The connector needs to be there whenever the bimini is up.   Without we don't have anyway to keep forward tension on the bimini frame.   We theoretically could run a line forward from the bimni frame to a place on deck but we don't have a deck attachment point for that and it would cut across the access point to get into and out of the cockpit.   The window is plenty large to easily see out of.    When the bimini is down I roll the window loosely and store it on a shelf.   So far it doesn't seem to have any ill affects from that treatment but getting a soft sack to store it in seems like it would help prevent scratches.   Maybe I'll sneak a 600 thread count pillow case away from the house :)
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Braxton Allport
1988 #805, Ballou - Tacoma WA

Tom Clay

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Re: Fleet 5 Rendezvous Bread
« Reply #6 on: September 14, 2009, 11:47:57 PM »

We missed you Jack......and your right fleet 5 is so disciplined....LOL.
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Tom and Lynn Clay
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Olympia, Wa.

Ken Juul

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Re: Fleet 5 Rendezvous Bread
« Reply #7 on: September 15, 2009, 04:53:23 AM »

Rolling it up sandwiched between a couple of old beach towels might be a better idea than the pillow case. 

I use a nylon strap between the dodger foot mount and the top end of the bimini forward frame to tension the front of the bimini.  Restricts access in and out a bit, but easy to get used to.
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Ken & Vicki Juul
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Braxton

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Re: Fleet 5 Rendezvous Bread
« Reply #8 on: September 15, 2009, 08:26:42 AM »

I'd like to try that but it seems as if it would restrict movement to much.   I'll take a look at it the next time I'm on the boat.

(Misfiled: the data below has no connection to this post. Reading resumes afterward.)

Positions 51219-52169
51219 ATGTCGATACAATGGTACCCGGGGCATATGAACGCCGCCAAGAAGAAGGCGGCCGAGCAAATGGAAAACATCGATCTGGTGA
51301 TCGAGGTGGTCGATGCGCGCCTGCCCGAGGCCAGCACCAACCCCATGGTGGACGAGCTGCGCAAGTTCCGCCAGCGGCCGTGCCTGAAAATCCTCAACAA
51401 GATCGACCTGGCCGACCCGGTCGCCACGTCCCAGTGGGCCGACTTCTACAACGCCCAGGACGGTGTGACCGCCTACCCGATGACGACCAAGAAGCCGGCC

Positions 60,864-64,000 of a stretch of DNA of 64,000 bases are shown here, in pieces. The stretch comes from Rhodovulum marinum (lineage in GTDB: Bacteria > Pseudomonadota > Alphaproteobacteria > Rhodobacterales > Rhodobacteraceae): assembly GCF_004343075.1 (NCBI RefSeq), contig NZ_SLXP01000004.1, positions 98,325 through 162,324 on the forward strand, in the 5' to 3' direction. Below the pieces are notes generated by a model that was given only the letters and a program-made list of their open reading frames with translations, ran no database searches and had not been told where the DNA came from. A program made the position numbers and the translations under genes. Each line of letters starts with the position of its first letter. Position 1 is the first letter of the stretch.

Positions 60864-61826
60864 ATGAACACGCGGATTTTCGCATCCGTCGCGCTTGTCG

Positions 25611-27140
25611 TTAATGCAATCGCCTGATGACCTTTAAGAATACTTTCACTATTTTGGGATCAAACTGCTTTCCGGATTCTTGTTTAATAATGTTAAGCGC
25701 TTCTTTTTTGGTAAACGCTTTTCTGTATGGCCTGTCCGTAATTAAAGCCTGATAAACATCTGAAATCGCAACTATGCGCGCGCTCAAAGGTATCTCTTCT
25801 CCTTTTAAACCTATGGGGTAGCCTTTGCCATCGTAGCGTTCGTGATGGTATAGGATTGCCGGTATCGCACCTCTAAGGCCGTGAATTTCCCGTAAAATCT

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Braxton Allport
1988 #805, Ballou - Tacoma WA

Ken Juul

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Re: Fleet 5 Rendezvous Bread
« Reply #9 on: September 15, 2009, 10:19:24 AM »

Been trying to find a picture.  I'll try to remember to take some this weekend.  You can experiment with various locations for a forward support with some light line prior to doing anything permanent.  I have also seen vertical stainless tubes from the coaming supporting the forward bow.  On my bimini the bow is too far forward for this, so I have to use the straps.  Also need to be concerned with interference with the primary winches.
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Ken & Vicki Juul
Luna Loca #1090
Chesapeake Bay
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Ken Juul

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Re: Fleet 5 Rendezvous Bread
« Reply #10 on: September 15, 2009, 03:12:34 PM »

Found this one at home.  Vice Commodore Michael Shaner is sitting on the coaming, I'm standing.  As you can see, you still have to duck, but plenty of room to get in and out.
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Ken & Vicki Juul
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Braxton

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Re: Fleet 5 Rendezvous Bread
« Reply #11 on: September 15, 2009, 04:32:45 PM »

Ah ha, the light bulb just went on.   I was thinking that you were taking it down closer to the base of the dodger.   I'll give your setup a shot.
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Braxton Allport
1988 #805, Ballou - Tacoma WA

John Sheehan

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Re: Fleet 5 Rendezvous Bread
« Reply #12 on: September 15, 2009, 07:27:58 PM »

Our Bimini came with a couple of straps supporting it but they were in the way.  Replaced the straps with two stainless supports on each side.  One is horizontal and is where the furling line is hanging and the other is the short one going aft to the pulpit for the stern seat.  This has worked out very well for us and we are glad to get rid of the straps.  We can remove the center section of the bimini and everything stays in place.

Hope this helps someone.
John
« Last Edit: September 15, 2009, 07:30:17 PM by John Sheehan »
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John Sheehan
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tonywright

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Re: Fleet 5 Rendezvous Bread
« Reply #13 on: September 16, 2009, 07:56:56 AM »

John, great minds...

We made the same change, using quick release pins to be able to still fold up the bimini, or tilt it forward when using the BBQ.

Tony
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Tony Wright
#1657 2003 34 MKII  "Vagabond"
Nepean Sailing Club, Ottawa, Canada